Thursday, 6 November 2014

Plot Twists that Zing! - by Natascha Biebow


So you’ve written a picture book and it’s got a beginning, middle and an end, but it doesn’t yet zing . . .  You’re still left asking, "So what?"

What can you do?


Lately, I’ve been noticing that the picture books that tickle my fancy are those that have something extra – a twist.




Remember I blogged about creating a breakout premise? Well, if you can surprise the reader and add some humour or unpredictability to your premise, you are definitely on your way towards creating a premise that is extraordinary.


Children love extraordinary flights of the imagination. They relish the unpredictable!
Here are some ways to add a twist to your book:



1. Give your premise a twist:



If you can turn the predictable on its head, you are headed for a premise that equals a distinctive USP (unique selling point). Editors, sales people, booksellers, librarians, children and all kinds of readers just love that!



Aliens that love underpants . . .

Aliens Love Underpants by Freedman & Cort


Pirates that are . . .

Captain Flinn and the Pirate Dinosaurs by Andreae & Ayto






                                                                                         . . . dinosaurs!


from Captain Flinn and the Pirate Dinosaurs by Andreae & Ayto

2. Give your characters a twist:


The Gruffalo really does exist . . .
from The Gruffalo by Donaldson & Sheffler

. . .  plus the tiny mouse is cleverer and braver even than this fierce-looking beastie!

The Gruffalo by Donaldson & Sheffler



This is Goldilocks’ story . . .

Goldilocks and the Three Dinosaurs by Mo Willems

. . . but no bears live here!

from Goldilocks and the Three Dinosaurs by Mo Willems

This crocodile . . .

I Really Want to Eat a Child by Donnio and De Monfreid

. . . needs to eat bananas to get big and strong after all – not a child!

from I Really Want to Eat a Child by Donnio and De Monfreid

3. Give your plot a twist:



Two families plan to swap houses for their holiday . . .



Pirate House Swap by Longstaff & Chambers
But one is not quite what they expected . . .

Pirate House Swap by Longstaff & Chambers

Grandma mustn’t find out about the lion . . .

How to Hide a Lion from Grandma by Helen Stephens



 . . . but she has a secret too – she's hiding a bear in her bedroom!


from How to Hide a Lion from Grandma by Helen Stephens
4. Give your ending a twist:



Daisy doesn’t like peas!

Eat Your Peas by Gray & Sharratt


But she will only eat her peas if her mum eats her Brussels. 
And Mum doesn't like Brussels . . .  
from Eat Your Peas by Gray & Sharratt
But they both like pudding!

from Eat Your Peas by Gray & Sharratt
 The mammoth actually belongs to the boy . . .

A Mammoth in the Fridge by Escoffier & Maudet


. . . and he's not the only animal in the boy's bedroom!

from A Mammoth in the Fridge by Escoffier & Maudet
 A gorilla has come to visit . . .

Ding Dong Gorilla! by Robinson & Lord

. . . but not only did he make the mess – he left with the last of the pizza!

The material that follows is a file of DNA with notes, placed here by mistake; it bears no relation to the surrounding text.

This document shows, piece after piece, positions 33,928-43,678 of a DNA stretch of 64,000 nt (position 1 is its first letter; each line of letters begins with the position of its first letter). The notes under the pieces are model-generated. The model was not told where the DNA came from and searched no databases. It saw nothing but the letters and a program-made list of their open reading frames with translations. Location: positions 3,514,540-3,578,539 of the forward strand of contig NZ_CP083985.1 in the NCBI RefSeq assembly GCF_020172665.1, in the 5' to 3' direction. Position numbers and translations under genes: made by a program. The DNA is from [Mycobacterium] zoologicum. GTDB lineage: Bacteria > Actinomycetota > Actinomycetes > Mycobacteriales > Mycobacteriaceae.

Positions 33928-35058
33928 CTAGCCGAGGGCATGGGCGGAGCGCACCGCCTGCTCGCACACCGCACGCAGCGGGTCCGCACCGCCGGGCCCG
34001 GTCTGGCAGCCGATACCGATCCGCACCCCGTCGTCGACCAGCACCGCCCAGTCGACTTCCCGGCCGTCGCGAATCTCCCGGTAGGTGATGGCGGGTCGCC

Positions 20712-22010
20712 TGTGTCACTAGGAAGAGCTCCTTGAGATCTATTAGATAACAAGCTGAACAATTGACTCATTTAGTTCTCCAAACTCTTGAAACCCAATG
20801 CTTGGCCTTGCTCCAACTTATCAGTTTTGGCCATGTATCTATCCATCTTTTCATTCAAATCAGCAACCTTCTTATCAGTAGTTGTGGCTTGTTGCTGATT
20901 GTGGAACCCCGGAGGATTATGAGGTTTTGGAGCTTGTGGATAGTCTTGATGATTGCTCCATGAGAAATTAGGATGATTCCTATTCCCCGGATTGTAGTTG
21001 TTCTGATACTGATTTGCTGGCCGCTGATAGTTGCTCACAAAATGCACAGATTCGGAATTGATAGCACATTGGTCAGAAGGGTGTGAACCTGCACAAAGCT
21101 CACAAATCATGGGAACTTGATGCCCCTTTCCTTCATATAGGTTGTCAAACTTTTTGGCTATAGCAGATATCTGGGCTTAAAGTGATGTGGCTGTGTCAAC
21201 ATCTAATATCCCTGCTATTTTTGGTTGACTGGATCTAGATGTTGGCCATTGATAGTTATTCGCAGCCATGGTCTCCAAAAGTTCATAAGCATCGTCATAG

from Ding Dong Gorilla! by Robinson & Lord
Billy warned Dad that there were all kinds of sea creatures in his birthday bucket . . .

Billy's Bucket by Gray & Parsons
. . . but Dad borrowed it to clean the car anyway . . .
from Billy's Bucket by Gray & Parsons

What others can you think of?



Give it a twist and it will zing!
_________________________________________________

Natascha Biebow
Author, Editor and Mentor

Blue Elephant Storyshaping is an editing, coaching and mentoring service aimed at empowering writers and illustrators to fine-tune their work pre-submission. Check out my NEW small group coaching courses!

Natascha is also the author of Elephants Never Forget and Is This My Nose?, editor of numerous award-winning children’s books, and Regional Advisor (Chair) of SCBWI British Isles.  www.blueelephantstoryshaping.com



10 comments:

  1. Always fun to have a twist - but it's so hard to get exactly the right one that's a surprise, but feels natural and understandable, and unforced.

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  2. Wonderful examples, but, as Jane says, it's so hard to do that sort of clever twist! Hats off to all of those authors.

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  3. What a great list of examples. You are quite right - a reader loves a twist. I also notice that I feel great satisfaction with my own writing when I manage to come up with a creative twist. :)

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  4. This will definitely inspire me today.

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  5. These are awesome examples! Thank you for sharing. :)

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  6. Great examples ;-) I agree, a witty and suitably unpredictable twist is the thing that can make a good book idea tip the scales to become a classic, and it's often what makes repeated re-reading a pleasure. I can't think of an example off the top of my head though. . .

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  7. Thanks, everyone! Yes, finding that elusive twist, particularly for an ending, can either come in the middle of the night inspiration when you least expect it - or even take years!

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  8. Big fan of twists in picture books! In books and movies of any genre :D

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  9. Loved your post. You can write a beautifully written manuscript, but it needs something special, a twist maybe, to get the attention of the publishers. You've got the gears in my brain turning.

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